At the end of last year, the Securities and Exchange Commission (SEC) offered amendments that would enlarge the definition of accredited investor given in Regulation D, Rule 501(a). The submitted amendments would provide many more investors the ability to opt into private offerings by expanding the categories of persons who may qualify as accredited investors as a result of their professional experience, knowledge, or certifications. The proposed changes to the SEC accreditation requirements would also increase the number of entities that could qualify as accredited investors, enabling them to pass an investment test as opposed to an asset test, for qualification.

Professional Designations, Certifications, and Other Credentials

The amendments proposed by the SEC would institute an additional category for individuals to qualify for accredited investor status based on having certain professional designations, certifications, or credentials. These categories would indicate an understanding and background in certain areas of securities and investing. In order to qualify for accredited investor status, the individual would have to maintain these designations, certifications, or credentials in good standing.

Addition of Certain Entities

The proposed amendments to the SEC accreditation requirements would permit the following entities to become accredited investors:

• LLCs that fulfill other requirements of the accredited investor definition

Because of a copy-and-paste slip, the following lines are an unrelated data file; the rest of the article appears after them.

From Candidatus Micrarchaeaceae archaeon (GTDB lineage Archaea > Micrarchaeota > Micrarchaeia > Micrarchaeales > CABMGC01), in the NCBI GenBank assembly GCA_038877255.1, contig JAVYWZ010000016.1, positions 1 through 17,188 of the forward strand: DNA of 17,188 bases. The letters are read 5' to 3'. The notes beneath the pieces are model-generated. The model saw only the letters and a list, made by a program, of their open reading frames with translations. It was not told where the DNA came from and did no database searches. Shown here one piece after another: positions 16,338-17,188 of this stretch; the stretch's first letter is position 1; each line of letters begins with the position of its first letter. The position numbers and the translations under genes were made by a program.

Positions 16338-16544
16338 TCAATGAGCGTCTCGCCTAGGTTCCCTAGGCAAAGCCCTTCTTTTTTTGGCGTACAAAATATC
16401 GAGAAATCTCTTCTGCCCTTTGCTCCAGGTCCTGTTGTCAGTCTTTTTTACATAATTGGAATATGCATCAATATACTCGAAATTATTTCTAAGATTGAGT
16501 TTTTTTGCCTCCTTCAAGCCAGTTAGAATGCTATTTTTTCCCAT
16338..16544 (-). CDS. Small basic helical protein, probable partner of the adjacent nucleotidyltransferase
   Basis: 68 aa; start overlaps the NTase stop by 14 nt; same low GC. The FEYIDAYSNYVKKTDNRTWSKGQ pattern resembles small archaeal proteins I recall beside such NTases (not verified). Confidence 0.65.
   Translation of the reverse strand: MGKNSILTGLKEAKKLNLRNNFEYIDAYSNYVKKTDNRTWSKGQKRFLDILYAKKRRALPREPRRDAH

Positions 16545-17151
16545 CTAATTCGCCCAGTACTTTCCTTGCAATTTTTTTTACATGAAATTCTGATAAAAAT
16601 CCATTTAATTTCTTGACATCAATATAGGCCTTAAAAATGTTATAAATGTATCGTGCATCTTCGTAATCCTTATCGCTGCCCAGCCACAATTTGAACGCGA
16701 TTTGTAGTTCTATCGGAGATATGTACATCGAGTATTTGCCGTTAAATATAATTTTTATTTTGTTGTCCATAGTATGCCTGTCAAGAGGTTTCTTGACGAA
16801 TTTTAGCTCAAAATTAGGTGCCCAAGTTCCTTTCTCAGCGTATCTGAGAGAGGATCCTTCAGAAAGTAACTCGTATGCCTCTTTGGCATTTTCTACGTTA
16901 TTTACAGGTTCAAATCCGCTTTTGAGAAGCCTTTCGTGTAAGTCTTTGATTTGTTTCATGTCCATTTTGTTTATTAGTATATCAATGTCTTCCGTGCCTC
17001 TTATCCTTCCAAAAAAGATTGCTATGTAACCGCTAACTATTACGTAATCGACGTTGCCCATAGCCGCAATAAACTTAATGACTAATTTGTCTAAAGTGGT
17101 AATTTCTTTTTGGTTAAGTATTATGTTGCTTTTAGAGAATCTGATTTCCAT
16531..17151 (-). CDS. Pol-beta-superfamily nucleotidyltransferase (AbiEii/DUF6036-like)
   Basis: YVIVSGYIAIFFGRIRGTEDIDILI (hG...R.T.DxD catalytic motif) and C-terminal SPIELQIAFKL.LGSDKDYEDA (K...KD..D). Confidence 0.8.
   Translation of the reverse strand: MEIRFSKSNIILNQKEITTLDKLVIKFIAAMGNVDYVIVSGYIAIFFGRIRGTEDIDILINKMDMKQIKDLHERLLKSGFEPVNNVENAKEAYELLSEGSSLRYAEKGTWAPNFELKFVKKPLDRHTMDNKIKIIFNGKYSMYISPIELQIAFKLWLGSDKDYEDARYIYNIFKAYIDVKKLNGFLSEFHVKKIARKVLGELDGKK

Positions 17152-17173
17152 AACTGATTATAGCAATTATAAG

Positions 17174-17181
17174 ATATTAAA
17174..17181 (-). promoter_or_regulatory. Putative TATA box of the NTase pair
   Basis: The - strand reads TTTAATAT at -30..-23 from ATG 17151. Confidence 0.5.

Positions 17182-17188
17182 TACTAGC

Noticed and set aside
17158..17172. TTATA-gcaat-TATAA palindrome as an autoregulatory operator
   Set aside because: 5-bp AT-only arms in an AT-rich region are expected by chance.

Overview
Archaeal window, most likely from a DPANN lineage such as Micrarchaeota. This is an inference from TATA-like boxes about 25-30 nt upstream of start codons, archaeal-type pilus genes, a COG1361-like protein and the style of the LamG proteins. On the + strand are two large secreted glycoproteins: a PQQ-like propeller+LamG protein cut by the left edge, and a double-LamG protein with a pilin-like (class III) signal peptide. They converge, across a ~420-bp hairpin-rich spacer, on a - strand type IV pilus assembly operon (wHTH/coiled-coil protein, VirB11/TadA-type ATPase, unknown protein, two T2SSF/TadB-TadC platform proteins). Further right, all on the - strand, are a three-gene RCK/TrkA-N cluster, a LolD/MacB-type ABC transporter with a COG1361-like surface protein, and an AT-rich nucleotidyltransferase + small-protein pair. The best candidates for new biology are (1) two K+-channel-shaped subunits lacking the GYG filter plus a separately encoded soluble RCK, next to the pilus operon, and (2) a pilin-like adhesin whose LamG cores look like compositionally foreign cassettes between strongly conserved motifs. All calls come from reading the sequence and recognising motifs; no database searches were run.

• Investment advisers registered under various state laws

• Investment advisers registered under the Investment Advisers Act, Section 203

• Rural business investment companies

Knowledgeable Employees of a Private Fund

Certain knowledgeable employees of a private fund would be able to qualify as accredited investors for purposes of investing in the fund.

Family Clients and Offices

A new category added to the accredited investor definition as a result of the proposed amendments would include family offices that have $5 million minimum in assets under management and including its family clients – all of which is defined in Investment Advisers Act Rule 202(a)(11)(G)-1, the family office rule.

Special Clarifying Amendments

The proposed amendments to the SEC accreditation requirements would include the term “spousal equivalent” in the accredited investor definition for the calculation of net worth according to Rule 501(a)(5) and joint income according to Rule 501(a)(6). This change would allow both spouses and spousal equivalents to pool their finances in order to qualify as accredited investors.

Qualified Institutional Buyers(QIB)

A non-exclusive safe harbor exemption from Securities Act registration requirements regarding resales of particular restricted securities to QIBs is provided through Rule 144A.

The proposed amendment changes as listed above would provide an expanded opportunity for many more individuals and entities to enter the accredited investor arena.